A key part of Indianapolis Mayor Greg Ballard's plan to fight the city's rise in violence is improving access to early education. He proposes spending $25 million over five years to send thousands of children to preschool. The mayor's “holistic approach,” released this morning, also calls for a study of expelled students and dropouts–as many as 1,800 last year alone. Results of the study would be used to find solutions for the troubled teens and ultimately provide specific recommendations to Indiana lawmakers. Funding relies on increasing the public safety income tax and eliminating the local homestead tax credit. The proposal also includes hiring an additional 280 police officers. It hinges on City-County council approval.
You can view the mayor's full proposal by clicking here.
July 30, 2014
INDIANAPOLIS, Ind. – Calling the recent trend of violence a plague on society, today Mayor Greg Ballard introduced an initiative containing a holistic approach to making Indy a safer place to live and work.
“We, as society, can no longer keep doing the same things over and over again and expect different results,” said Mayor Ballard. “Crime in American cities is a symptom of larger societal problems. My plan will address the larger issues by investing in pre-school, helping dropouts and those expelled from school, adding more police officers and stopping the revolving door of criminals who keep committing crimes and getting re-arrested in Indy.”
Earlier this year the bi-partisan IMPD Staffing Commission, created by the City-County Council, recommended a funding model to provide sustainable funding to hire new IMPD Officers. That proposal will be introduced to the City-County Council for consideration at its next meeting on August 18. In an address today at Old City Hall, Mayor Ballard outlined a plan to use that funding to both hire new officers and address the societal issues that lead to poverty and crime.
Mayor Ballard believes the issue of crime and violence in American cities are tied to three buckets of responsibility – prevention, protection and punishment.
Bucket #1 – Prevention:
-Nearly double pre-school scholarships and expand eligibility for low-income families
-Help students who have been expelled, suspended or drop out of school
-Change Indy curfew ordinance
-Expand conflict resolution training through Peace Learning Center and Indy Parks
-Launch regional heroin awareness campaign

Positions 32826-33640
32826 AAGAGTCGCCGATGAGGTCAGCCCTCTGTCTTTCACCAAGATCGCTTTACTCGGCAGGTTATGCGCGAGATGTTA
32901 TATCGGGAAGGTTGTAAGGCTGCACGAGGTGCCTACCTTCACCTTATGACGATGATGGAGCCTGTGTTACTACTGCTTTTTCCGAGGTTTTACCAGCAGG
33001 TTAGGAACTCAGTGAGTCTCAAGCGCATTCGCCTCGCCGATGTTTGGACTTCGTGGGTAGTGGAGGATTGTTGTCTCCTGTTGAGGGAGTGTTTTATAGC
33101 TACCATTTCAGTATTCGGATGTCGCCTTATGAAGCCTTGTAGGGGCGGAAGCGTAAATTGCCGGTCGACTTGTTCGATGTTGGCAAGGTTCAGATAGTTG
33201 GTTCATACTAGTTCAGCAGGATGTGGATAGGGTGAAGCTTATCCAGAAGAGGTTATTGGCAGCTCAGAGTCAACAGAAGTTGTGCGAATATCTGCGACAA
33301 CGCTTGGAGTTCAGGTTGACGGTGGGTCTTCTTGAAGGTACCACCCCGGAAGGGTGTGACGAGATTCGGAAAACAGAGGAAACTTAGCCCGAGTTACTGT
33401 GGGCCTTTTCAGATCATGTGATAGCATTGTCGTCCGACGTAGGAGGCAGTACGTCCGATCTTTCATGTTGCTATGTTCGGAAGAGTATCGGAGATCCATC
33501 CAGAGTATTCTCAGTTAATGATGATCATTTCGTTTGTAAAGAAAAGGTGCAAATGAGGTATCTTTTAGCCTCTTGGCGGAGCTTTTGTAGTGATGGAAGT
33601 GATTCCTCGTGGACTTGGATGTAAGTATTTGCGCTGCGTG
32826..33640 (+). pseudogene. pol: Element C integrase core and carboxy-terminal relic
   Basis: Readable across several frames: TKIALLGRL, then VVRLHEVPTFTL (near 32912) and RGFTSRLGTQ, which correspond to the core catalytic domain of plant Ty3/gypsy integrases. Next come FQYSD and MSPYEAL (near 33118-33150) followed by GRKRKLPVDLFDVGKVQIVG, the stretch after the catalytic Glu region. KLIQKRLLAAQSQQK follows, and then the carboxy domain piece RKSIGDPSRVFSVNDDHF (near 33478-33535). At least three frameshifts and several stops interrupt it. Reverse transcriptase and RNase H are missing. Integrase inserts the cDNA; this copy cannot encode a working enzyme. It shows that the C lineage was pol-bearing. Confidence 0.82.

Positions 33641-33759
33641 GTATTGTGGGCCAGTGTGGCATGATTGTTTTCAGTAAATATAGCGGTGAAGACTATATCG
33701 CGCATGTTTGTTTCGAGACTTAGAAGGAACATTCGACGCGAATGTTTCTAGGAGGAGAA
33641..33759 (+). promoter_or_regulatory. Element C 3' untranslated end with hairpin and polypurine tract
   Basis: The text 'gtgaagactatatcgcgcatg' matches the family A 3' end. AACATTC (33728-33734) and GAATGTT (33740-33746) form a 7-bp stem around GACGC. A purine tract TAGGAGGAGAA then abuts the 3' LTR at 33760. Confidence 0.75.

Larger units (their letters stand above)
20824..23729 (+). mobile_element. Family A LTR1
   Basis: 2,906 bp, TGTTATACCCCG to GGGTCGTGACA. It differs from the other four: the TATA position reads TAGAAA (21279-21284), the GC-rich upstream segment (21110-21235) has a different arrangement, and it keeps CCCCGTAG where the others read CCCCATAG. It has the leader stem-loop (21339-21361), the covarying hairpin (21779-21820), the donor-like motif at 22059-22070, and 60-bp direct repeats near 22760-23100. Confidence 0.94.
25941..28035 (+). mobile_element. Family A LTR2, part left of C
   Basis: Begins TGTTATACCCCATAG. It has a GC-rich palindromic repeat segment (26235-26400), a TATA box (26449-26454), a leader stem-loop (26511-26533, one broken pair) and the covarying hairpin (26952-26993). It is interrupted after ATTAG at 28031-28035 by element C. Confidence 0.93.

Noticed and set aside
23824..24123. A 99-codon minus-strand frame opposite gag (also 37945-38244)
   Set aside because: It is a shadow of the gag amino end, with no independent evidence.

Bucket #2 – Protection:
-Hire 280 new IMPD officers by 2018
-Encourage people to report people illegally possessing guns to CrimeStoppers
-Full-time SWAT team
Bucket #3 – Punishment:
-Urge State to enact mandatory minimum sentence of 20-years for criminals who use a gun
-Invest up to $10M for courts, prosecutors, probation and community corrections
The bi-partisan IMPD Staffing Commission, created by the City-County Council, recommends an increase in the Public Safety Income Tax by 0.15% and elimination of the Local Homestead Tax Credit. If the Council approves both of these proposals, the average Indy resident would pay an additional $7.16 per month in taxes.
Mayor Ballard earlier this year announced the “Your Life Matters” campaign to bring together community leaders to address some of the broader problems that lead to criminal activity. The task force, being co-chaired by Tanya Bell of Indiana Black Expo and Jamal Smith of the Indiana Civil Rights Commission, is working on a program to increase mentoring, summer jobs programs, parental assistance and school dropout/expulsion issues. The group is to prepare a report to the Mayor due in late October.
Sources: Office of Indianapolis Mayor Greg Ballard
July 30, 2014
Statement from City-County Council President Maggie Lewis on Mayor Ballard’s Public Safety Tax Plan:
We are encouraged the Mayor has listened to our community and begun to accept the position of the Council Democrats that Indianapolis needs more police officers patrolling our neighborhoods. The issues of adding more police officers and working to solve the public safety crisis in our City are too important for mixed messages and broken commitments. The Mayor and the Council must work together to add more police officers to stem neighborhood violence and reduce the danger that our current officers face every day. The Council Democrats’ top priority is adding more police officers. We must address this crisis first.
However, it is also important that any funding plan for enhanced public safety is fiscally responsible. Since we are only now hearing about the Mayor’s public safety tax plan and have not yet seen the details, we will study it thoroughly, and quickly, to determine if it accomplishes the dual goals of public safety and fiscal responsibility. But we give him credit for finally outlining the framework of a strategy to address the increase in crime and to add more officers. It is imperative that the Mayor works with the entire community, public safety stakeholders and the Council to determine whether his public safety tax plan is the right approach for our City. For our part, we pledge to work with the Mayor and those stakeholders to try to solve this critical public safety problem.
Source: Office of City-County Council President Maggie Lewis